Friday, December 30, 2011

The Wonderful Season And "It's A Wonderful Life!" [Pt 2]

            Part 1 of this two part series----> click on link
                                                   Below is Part 2

Now, concerning the film "It's A Wonderful Life"  something just this year caught my attention. The basic story line was concerning one, George Bailey taking over his father's "Building And Loan" which specialized in providing mortgages for those of questionable means. Bailey's gracious character is contrasted with a measly, penny pinching banker, one Mr Potter, who's intent was to overlord and totally monopolise the  town.  Most fascinating was that on May 26, 1947 the American FBI, declared that "It's a Wonderful Life" was an obvious attempt to discredit bankers, a propaganda trick used by communists. Wouldn't you have to wonder what people today would think about that?  Watching, as I say, the film this latest time I really came to the conclusion that "It's A Wonderful Life" perhaps indeed could be considered...the most wonderful film ever made.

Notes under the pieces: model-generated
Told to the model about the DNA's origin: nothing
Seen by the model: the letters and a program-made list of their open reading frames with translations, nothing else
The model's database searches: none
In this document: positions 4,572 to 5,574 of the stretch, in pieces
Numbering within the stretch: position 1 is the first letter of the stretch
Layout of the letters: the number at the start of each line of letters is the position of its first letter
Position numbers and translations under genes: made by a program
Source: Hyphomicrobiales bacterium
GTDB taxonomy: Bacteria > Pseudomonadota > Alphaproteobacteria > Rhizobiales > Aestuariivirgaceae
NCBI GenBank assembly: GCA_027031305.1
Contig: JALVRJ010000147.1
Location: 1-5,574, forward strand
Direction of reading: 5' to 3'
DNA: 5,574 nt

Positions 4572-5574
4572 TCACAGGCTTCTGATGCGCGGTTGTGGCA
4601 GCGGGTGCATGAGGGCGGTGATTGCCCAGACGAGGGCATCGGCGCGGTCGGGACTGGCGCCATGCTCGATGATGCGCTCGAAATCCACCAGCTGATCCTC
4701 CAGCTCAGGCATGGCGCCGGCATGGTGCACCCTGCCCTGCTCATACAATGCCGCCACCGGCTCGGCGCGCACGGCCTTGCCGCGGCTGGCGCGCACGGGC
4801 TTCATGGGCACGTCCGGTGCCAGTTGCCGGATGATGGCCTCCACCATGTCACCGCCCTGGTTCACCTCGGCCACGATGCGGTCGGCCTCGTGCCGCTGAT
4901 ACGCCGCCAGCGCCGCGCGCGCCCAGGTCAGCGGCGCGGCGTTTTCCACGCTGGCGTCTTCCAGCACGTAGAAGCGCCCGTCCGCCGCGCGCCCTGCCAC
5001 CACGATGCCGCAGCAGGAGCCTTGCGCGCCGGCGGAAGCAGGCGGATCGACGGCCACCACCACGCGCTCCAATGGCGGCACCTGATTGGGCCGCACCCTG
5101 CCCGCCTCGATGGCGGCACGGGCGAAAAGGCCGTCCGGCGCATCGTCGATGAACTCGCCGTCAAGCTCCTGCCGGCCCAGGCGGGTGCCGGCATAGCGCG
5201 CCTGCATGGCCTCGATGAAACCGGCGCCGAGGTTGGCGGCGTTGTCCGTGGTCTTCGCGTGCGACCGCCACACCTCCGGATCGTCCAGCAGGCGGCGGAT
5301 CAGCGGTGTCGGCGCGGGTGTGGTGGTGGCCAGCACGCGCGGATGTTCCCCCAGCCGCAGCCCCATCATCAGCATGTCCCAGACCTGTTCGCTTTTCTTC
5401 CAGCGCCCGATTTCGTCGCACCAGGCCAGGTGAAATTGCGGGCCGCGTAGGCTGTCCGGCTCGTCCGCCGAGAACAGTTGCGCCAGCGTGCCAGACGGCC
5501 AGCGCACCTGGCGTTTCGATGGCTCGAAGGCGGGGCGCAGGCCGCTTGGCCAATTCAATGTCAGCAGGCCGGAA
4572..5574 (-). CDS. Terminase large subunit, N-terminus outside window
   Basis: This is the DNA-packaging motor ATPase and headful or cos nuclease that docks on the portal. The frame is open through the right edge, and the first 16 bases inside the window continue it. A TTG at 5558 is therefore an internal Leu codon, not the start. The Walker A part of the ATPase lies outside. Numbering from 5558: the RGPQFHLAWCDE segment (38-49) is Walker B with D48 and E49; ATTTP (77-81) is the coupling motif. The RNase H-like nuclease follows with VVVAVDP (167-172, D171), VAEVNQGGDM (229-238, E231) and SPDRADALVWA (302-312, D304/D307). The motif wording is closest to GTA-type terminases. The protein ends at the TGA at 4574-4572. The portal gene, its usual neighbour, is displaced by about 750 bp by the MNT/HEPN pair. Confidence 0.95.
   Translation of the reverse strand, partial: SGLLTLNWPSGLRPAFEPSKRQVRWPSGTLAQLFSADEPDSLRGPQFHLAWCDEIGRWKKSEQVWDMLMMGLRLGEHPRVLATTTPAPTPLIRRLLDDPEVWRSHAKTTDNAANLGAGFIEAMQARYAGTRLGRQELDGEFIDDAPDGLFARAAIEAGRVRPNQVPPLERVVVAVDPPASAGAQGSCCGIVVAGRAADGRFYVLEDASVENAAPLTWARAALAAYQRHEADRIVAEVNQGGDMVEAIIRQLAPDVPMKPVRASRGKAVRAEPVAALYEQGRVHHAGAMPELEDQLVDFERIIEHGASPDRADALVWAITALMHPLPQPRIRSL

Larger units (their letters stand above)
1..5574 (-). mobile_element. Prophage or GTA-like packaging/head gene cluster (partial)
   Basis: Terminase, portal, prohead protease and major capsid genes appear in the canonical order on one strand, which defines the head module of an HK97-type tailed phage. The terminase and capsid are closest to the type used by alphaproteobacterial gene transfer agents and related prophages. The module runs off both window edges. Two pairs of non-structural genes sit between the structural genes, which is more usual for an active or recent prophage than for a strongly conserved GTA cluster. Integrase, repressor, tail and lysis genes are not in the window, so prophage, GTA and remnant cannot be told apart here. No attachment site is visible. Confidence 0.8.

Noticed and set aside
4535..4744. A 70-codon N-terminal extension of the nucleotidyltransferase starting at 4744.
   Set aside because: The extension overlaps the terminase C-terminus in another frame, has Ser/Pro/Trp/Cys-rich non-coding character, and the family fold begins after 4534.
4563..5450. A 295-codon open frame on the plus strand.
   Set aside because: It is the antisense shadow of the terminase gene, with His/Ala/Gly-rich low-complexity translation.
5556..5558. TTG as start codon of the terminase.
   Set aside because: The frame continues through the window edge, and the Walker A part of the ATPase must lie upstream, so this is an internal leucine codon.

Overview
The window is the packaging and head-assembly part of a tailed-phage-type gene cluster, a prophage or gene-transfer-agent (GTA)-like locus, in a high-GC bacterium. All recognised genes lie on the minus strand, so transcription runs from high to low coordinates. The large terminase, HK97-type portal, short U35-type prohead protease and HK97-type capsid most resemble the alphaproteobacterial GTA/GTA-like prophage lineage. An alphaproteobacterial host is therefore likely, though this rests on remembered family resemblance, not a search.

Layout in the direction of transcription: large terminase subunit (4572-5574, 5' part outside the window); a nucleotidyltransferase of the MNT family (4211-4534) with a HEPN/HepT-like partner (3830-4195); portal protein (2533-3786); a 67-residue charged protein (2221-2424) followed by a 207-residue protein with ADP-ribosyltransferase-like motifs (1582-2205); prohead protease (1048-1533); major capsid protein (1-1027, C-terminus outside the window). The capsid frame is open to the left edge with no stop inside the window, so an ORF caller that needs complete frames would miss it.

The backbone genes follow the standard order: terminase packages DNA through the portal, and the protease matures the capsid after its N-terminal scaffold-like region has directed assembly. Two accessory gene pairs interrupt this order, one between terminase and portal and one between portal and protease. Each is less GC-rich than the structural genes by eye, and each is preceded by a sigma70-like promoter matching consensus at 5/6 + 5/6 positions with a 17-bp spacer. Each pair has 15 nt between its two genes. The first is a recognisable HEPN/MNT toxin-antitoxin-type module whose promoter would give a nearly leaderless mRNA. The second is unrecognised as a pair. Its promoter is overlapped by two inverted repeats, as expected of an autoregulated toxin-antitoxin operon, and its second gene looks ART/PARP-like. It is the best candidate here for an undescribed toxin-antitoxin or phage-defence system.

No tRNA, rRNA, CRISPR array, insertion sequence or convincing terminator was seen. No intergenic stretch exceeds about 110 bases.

Yes, I fully appreciate there are many different and various genres and it could be said no one particular thing is everyone's cup of tea.  When one considers however the basics of what makes life enjoyable and worthwhile the "It's A Wonderful Life" most certainly does touch on all the bases---self sacrifice, being kind and gracious, and doing things together for the common good---all the ingrediants one would hope to see in a good and caring society. It's a film as well which inspires one to ever seek to look at the bigger picture in life. One can see George Bailey learn such a wonderful valuable lesson that no matter how big a problem which seeks to envelop our lives...there may indeed be things one should consider to keep things in proper perspective.